Just a few pictures of Malta with no real home to post them to.
First, a phalanx of men, hundreds of them, marching from Floriana Parade Ground towards the Porta Reale, the archway leading onto the main street through Valetta once called Kingsway and now called Republic Street. The time was 1953 and they are marching down to the bottom of Kingsway to The Governors House. You can see three platoons, with several more behind, each led by an officer with a drawn sword and behind him are two senior rates followed by ratings in three ranks numbered 1 to 17 i.e., a total platoon of 54.
Next, Malta's Strait Street, the Gut, had many drinking bars, but it also had four very distinctive Music Hall bars where between act sailors had to behave themselves and keep, or try to keep, quiet and appreciative. The largest and the best was undoubtedly the Victoria, and as you can see, it was "under the direction of an English man.
These two shots were indicative of what when on inside the Hall.
In this picture of the Gut you can see another of the Music Halls, this one called the Cambridge.
Malta had quite literally hundreds of bars and drinking dens as well as enough cafes and restaurants to feed double the population. It also had many hotels, some of them very up-market and countless boarding or kipping-down back bedrooms for inebriated sailors unable or unwilling to get back to their ship until leave expired in the morning. If all that were not enough, and totalling a formidable competition bar on bar, the Island also had three large facilities designed specifically to keep English money in English pockets and away from Maltese proprietors pockets. These were the famous Fleet Canteens, run by naval committees for the good of sailors, with a little help from the NAAFI, this one in the centre of Valetta.
The time for this story is the 1920's up to the start of WW2. The three Fleet Canteens were to be found at Gzira serving those stationed on Manoel Island and ships/submarines in the creeks of Sliema, Msida and Lazaretto which later on closed down and was replaced by the Manoel Island Canteen which many of you will recall; one in Valetta serving the barracks there plus various naval HQ buildings and of course big ships at buoys in Grand Harbour whose boat trip was as easy to Customs House steps as it was to the Three Cities on the other side of the harbour. The bigger the ship the bigger the clientele and the Valetta Club, established in Barriera Wharf [first port of call behind customs House steps] was well frequented. Little is heard of this Club today but much about the third Club, which was at Corradino at the back of Frenchman's Creek, over towards the Barbary Coast in the Three Cities, and this is partly due because the Valetta Club catered routinely for an audience comprising families as well as sailors and was therefore generally more 'couth', whereas Corradino was quite famous for it sods opera's especially post WW2. Having said that, Corradino was used for the most diverse audiences possible. Malta had a very large Naval Christian fellowship over and above the indigenous fellowship of the Maltese Roman Catholic faith. From their influence, and that of course of Agnes Weston at the Sailors Rest, sprung many temperance societies and they all needed a meeting space. Additionally, groups like the Masons and the Buffs [RAOB] were powerful lobbyists for sobriety amongst servicemen - Malta was certainly not, contrary to belief, a hopelessly drunken and debauched society. The Corradino Fleet Club played host to these groups as these three pictures show as examples.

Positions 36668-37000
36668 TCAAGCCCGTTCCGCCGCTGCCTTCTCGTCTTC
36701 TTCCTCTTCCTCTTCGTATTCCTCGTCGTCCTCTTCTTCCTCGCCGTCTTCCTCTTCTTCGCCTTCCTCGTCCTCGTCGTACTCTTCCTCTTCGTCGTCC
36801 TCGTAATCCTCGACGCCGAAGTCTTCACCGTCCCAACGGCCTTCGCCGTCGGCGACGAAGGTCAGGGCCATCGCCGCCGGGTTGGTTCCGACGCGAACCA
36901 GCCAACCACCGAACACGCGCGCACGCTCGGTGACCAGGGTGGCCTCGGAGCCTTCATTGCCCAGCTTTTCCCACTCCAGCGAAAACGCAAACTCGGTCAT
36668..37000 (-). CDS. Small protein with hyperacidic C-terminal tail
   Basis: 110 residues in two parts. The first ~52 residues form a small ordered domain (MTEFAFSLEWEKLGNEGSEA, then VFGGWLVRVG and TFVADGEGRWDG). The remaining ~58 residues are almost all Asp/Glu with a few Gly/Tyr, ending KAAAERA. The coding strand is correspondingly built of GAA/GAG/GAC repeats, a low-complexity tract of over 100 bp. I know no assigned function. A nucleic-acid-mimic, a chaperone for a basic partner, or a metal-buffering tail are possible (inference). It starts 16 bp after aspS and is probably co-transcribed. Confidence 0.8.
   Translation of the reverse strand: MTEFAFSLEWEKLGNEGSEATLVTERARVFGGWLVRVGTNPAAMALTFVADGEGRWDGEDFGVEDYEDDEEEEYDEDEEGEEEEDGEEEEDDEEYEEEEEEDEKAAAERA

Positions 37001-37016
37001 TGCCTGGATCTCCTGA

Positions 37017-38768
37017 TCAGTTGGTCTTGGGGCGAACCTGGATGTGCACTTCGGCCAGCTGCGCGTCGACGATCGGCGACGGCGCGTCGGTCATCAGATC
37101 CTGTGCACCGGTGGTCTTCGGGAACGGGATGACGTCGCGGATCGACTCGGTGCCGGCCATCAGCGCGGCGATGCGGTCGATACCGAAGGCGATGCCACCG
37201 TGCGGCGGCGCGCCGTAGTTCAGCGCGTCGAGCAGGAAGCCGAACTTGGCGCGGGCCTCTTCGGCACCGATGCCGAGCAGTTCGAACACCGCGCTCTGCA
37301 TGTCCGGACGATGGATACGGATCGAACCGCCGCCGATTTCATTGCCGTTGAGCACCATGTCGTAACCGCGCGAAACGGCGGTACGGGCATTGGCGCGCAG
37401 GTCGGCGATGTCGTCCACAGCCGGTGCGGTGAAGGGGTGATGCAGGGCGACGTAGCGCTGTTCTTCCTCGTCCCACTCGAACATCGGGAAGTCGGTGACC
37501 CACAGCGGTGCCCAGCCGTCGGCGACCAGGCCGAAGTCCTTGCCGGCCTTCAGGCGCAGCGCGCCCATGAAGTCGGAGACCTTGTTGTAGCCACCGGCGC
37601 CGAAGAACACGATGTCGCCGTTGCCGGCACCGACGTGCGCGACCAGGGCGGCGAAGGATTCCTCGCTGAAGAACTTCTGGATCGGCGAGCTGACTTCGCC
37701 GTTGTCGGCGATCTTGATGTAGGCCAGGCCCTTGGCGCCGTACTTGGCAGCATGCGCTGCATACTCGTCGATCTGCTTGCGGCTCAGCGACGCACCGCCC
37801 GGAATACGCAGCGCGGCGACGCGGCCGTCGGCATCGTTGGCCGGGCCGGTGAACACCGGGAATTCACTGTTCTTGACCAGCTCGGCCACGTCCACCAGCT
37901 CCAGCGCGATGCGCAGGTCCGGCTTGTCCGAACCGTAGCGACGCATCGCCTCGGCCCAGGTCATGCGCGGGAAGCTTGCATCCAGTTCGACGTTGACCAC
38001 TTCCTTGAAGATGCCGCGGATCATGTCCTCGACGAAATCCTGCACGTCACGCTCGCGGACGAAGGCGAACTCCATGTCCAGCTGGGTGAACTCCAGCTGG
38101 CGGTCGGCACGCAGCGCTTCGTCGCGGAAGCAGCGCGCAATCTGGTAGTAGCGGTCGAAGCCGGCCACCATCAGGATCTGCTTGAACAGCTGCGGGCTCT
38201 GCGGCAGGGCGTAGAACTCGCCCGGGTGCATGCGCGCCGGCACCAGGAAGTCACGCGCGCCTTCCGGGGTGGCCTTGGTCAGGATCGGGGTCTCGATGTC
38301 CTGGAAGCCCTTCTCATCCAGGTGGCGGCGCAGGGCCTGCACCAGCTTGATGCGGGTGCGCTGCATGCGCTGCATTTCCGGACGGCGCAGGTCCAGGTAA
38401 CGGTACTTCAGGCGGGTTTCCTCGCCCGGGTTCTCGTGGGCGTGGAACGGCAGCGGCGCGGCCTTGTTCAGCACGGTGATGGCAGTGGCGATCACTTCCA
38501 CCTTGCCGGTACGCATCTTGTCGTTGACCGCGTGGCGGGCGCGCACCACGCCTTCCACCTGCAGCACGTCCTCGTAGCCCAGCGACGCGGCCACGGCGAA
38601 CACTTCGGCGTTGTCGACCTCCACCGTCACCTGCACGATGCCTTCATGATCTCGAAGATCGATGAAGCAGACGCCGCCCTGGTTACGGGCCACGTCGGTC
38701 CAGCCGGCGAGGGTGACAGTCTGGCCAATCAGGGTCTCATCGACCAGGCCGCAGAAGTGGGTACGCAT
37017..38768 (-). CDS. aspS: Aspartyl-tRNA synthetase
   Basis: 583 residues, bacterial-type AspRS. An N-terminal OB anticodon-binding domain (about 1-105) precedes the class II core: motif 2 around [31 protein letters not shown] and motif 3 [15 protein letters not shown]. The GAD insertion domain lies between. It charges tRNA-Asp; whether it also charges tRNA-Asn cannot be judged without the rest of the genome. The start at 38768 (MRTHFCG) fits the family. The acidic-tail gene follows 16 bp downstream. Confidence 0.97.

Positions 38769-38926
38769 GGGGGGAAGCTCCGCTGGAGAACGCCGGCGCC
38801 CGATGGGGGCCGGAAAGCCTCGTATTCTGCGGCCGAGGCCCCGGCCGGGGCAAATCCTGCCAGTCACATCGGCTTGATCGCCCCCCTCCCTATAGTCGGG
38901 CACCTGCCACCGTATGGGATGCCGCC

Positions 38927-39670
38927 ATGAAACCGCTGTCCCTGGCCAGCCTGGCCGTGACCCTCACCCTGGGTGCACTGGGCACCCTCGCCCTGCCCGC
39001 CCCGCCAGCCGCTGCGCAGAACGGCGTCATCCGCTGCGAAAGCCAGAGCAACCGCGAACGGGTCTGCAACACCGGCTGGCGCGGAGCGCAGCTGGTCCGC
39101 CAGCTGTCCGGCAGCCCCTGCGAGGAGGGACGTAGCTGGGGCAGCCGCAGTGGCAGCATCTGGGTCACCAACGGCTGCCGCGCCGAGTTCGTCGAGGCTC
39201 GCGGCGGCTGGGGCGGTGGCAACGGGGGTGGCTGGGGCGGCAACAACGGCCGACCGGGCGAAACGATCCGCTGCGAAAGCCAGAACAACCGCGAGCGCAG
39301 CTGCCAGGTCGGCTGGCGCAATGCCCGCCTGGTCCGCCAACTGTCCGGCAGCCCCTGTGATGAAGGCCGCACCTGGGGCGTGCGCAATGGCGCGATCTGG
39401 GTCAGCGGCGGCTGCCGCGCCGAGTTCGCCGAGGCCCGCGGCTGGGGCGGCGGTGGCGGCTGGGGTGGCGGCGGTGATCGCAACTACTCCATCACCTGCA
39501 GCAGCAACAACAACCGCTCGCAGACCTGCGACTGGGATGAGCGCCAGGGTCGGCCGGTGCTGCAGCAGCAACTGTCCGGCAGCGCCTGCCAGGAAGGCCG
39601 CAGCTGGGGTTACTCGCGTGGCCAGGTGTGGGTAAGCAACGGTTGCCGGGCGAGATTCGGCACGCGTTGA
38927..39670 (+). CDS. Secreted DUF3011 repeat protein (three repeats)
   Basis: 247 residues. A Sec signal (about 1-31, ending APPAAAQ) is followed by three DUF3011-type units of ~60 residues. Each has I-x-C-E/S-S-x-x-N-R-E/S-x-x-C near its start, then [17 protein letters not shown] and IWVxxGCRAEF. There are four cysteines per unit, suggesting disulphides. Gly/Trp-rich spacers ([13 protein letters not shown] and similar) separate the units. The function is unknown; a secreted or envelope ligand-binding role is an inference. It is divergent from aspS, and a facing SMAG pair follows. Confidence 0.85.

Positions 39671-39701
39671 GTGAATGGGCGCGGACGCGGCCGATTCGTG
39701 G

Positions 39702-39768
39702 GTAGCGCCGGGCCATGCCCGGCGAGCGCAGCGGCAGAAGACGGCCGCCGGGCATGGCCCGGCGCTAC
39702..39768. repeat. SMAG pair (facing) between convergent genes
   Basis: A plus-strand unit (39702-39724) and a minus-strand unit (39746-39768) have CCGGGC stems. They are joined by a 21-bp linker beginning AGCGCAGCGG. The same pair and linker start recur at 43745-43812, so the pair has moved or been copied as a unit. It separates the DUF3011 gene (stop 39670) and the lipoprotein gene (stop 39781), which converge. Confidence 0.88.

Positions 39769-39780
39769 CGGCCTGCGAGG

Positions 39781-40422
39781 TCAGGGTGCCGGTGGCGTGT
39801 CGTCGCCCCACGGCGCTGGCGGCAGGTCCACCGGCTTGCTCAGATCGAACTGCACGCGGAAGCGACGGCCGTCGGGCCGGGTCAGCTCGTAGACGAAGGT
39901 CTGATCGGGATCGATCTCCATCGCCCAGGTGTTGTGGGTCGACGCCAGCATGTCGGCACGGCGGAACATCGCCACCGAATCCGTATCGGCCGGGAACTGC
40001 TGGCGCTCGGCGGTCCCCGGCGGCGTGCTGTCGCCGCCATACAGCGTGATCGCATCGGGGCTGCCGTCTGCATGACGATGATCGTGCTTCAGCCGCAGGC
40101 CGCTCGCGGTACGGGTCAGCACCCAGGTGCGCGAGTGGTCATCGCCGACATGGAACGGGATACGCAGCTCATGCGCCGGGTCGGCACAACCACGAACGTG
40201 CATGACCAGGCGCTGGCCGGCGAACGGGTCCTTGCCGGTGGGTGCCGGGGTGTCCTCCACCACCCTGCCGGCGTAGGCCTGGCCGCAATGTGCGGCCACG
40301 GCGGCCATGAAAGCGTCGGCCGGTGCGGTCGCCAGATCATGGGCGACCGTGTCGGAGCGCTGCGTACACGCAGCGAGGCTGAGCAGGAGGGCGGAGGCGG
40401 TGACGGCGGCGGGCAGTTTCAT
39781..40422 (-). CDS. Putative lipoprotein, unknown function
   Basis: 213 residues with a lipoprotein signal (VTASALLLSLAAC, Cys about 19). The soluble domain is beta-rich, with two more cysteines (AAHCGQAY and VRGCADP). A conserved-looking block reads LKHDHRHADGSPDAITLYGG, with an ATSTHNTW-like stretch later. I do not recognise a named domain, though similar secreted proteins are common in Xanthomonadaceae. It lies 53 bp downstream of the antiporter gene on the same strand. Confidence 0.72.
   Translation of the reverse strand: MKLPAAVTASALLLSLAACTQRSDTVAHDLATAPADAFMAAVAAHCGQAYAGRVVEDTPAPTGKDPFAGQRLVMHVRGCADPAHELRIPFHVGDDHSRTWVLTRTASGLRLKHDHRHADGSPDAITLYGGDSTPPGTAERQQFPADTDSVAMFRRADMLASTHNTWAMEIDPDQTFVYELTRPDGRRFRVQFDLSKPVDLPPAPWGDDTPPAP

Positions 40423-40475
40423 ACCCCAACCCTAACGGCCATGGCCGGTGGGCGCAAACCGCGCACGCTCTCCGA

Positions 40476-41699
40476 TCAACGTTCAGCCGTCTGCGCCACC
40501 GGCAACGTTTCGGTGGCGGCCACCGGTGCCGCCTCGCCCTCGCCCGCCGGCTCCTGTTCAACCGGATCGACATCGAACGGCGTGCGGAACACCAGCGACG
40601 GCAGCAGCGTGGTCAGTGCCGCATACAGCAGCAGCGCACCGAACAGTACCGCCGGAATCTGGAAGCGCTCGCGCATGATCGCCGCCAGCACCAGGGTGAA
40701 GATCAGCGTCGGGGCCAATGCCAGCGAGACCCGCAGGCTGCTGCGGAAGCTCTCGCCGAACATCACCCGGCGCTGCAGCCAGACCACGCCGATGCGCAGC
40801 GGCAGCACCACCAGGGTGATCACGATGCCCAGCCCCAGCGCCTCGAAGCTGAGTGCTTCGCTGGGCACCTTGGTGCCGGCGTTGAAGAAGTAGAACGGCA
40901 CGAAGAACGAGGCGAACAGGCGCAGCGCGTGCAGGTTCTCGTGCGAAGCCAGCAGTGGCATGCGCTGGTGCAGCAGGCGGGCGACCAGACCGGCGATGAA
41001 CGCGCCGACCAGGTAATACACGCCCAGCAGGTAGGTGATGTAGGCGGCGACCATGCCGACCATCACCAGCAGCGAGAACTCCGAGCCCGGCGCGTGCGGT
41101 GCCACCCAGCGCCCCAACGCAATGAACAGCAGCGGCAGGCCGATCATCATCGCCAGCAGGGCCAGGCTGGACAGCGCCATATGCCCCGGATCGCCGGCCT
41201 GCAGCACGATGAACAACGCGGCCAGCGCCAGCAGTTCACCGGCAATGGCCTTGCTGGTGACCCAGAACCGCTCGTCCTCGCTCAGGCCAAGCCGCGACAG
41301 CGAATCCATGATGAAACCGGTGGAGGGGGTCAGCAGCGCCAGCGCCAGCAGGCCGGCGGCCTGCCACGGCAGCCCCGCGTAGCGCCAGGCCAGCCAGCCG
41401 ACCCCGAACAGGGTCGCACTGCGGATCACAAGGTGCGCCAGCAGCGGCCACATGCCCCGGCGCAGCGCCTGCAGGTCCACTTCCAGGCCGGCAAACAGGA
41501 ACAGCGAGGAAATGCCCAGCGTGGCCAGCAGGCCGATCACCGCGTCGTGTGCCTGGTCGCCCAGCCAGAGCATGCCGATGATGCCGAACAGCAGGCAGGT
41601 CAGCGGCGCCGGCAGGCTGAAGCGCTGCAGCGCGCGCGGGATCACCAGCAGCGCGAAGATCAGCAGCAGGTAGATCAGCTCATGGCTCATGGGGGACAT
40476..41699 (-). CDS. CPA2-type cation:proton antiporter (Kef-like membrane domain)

This first pictures shows the annual gathering of the naval Catholic society in the theatre at Corradino, and
this picture shows the meeting of the RAOB [the BUFFS]
and this, the Naval Lodge on the Island
I don't have a picture of the front of the Valetta Club but I do have pictures of the other clubs. This is the Club at Gzira. Note on the right the sign "I am ex RN" so buy my booze and pay me, not a local man! This [below] is Corradino, by comparison a much more splendid affair having every conceivable facility imaginable including generous sports pitches.
This pictures gives you some idea of the cavernous space available for use at Corrodino. The scene is a meet between the French Mediterranean Fleet and the British Mediterranean Fleet in the late 1920's. The Fleet Canteen closed its doors after 71 years of service to the Fleet on the 31st March 1968.
I have perhaps wrongly described Corradino when mentioning sods opera's for more often than not it was used to stage semi professional concerts when the gentry of the Island were invited to a good night out.
Here is just a typical performance, and after it, all were invited back to the Benbow herself for a fancy dress parade around the upper deck.
Putting on a good show in Malta in the 20's/30's was of great importance to the morale of the ship's company. Many drafts and appointments were cancelled or delayed so as not to lose a star director or actor in the ship's concert party. So seriously was it taken, that the normal practice of berthing a capital ship mid stream on buoys was abandoned when a Squadron [of Battleships, Battlecruisers or Cruisers] wanted to push the boat out for a summer gala ball. Instead, they berthed alongside each other, and connected gangways, so that the enormous quarterdecks of these vessels could provide a sea of dance floor for the invited guests. These invites could be for a ship's company ball, a senior rates ball or more commonly, a wardroom ball.
I could go on for hours for there is so much to see and tell about Malta which was always a wonderful tour of duty offering from the finest weather to the best possible social life.